This, however, does not mean that Culture is worthless.
In Sweden, a recent report by Invest Stockholm highlighted how:
[t]he Creative & Cultural Industries have, as of 2018, reached a total turnover of over 217 Billion SEK. To put this into perspective, the entire retail industry of Stockholm had a revenue of 160 Billion SEK in 2018, the forestry industry of Sweden had a total revenue of 222 Billion SEK in 2016 and the food industry of Sweden had a total revenue of 195 Billion SEK in 2018. Given the size of the CCIs, it could be argued that perhaps it is time to start viewing them as an industry just as any other.
Live music alone is worth over 1 bln GBP to the UK economy. The entire music sector as a whole is well over 5 billion GBP — or if you prefer, quite a lot of shrimps.
Yet, according to a recent poll on COVID impact conducted by the Musician’s Union, the support measures enacted by the government so far are missing 38% of professional musicians, and a large percentage of them are considering giving up on their career for good.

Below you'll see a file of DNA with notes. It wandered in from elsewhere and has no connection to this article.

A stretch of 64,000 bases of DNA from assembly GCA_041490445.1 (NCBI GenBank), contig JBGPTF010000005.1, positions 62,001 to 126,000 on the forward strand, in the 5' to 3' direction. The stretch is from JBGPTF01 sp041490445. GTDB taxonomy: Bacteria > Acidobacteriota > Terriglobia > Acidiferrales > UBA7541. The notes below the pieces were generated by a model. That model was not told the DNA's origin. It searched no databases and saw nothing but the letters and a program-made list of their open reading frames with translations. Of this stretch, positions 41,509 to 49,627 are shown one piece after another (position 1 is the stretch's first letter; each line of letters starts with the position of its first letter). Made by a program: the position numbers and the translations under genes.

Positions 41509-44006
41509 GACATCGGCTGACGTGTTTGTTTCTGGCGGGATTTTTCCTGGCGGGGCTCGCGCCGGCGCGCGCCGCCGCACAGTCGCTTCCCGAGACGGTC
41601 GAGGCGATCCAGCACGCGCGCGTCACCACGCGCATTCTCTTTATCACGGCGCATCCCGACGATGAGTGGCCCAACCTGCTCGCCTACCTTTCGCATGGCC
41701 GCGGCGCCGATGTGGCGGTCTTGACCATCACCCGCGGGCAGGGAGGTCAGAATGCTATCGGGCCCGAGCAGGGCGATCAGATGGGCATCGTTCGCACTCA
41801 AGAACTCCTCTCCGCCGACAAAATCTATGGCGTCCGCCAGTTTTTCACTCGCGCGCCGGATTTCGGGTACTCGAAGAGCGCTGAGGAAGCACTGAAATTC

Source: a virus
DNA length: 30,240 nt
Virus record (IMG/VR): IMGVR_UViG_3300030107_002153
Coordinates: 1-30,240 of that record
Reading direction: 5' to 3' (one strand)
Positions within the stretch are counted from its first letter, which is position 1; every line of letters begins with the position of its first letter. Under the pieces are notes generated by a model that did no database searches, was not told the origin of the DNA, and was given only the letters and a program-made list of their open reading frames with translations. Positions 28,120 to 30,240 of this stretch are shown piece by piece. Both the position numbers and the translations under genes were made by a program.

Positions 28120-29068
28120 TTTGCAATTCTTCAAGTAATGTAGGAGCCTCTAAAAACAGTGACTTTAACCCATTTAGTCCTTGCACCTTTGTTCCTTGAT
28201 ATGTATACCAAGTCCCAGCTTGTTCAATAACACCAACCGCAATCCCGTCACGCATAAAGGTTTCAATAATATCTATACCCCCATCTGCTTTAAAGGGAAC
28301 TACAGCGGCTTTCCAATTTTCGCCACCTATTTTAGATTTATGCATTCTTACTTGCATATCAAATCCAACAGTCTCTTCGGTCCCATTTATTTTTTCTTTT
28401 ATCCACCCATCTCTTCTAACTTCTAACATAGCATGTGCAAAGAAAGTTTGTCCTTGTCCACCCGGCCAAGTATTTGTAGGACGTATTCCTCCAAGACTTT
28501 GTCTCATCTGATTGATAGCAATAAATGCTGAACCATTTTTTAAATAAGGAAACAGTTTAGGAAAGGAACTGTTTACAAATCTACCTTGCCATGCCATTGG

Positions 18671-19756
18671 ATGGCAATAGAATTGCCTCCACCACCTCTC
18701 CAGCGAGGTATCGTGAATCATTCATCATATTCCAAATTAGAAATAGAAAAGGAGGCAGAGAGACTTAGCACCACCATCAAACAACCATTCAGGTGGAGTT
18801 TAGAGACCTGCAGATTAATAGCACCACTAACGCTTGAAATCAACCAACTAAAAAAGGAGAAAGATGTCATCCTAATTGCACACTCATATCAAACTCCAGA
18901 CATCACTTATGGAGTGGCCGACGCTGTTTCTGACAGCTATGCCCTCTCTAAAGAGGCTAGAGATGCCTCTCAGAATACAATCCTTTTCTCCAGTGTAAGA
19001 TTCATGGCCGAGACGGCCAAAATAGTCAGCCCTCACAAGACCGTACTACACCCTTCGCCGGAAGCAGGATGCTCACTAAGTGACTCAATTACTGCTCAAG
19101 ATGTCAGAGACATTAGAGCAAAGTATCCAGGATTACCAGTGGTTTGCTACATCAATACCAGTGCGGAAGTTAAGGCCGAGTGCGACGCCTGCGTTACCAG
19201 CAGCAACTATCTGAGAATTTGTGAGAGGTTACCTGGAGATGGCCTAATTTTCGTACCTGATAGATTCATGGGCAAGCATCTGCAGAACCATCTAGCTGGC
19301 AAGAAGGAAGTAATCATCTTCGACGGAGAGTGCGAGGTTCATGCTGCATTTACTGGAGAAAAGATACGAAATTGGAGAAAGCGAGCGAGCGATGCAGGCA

The Music Venue Trust — like many of their counterparts all over Europe and North America — has also been fighting valiantly and relentlessly for a year to make sure grassroots live music venues get the support they need to survive the coming months.
There is a light that never goes out
The good news is that things seem to be finally moving in the right direction: many governments are finally announcing new initiatives and additional funding being earmarked specifically for the cultural sector.
Nevertheless, the risk of losing a significant part of our theaters, clubs and skilled cultural workers for good is still very real. While some countries are starting to talk about a possible “return to normal” (whatever that means) by the summer, nobody really knows for sure whether that will really happen, nor whether venues, festivals, culture workers have enough steam left to make it to the summer.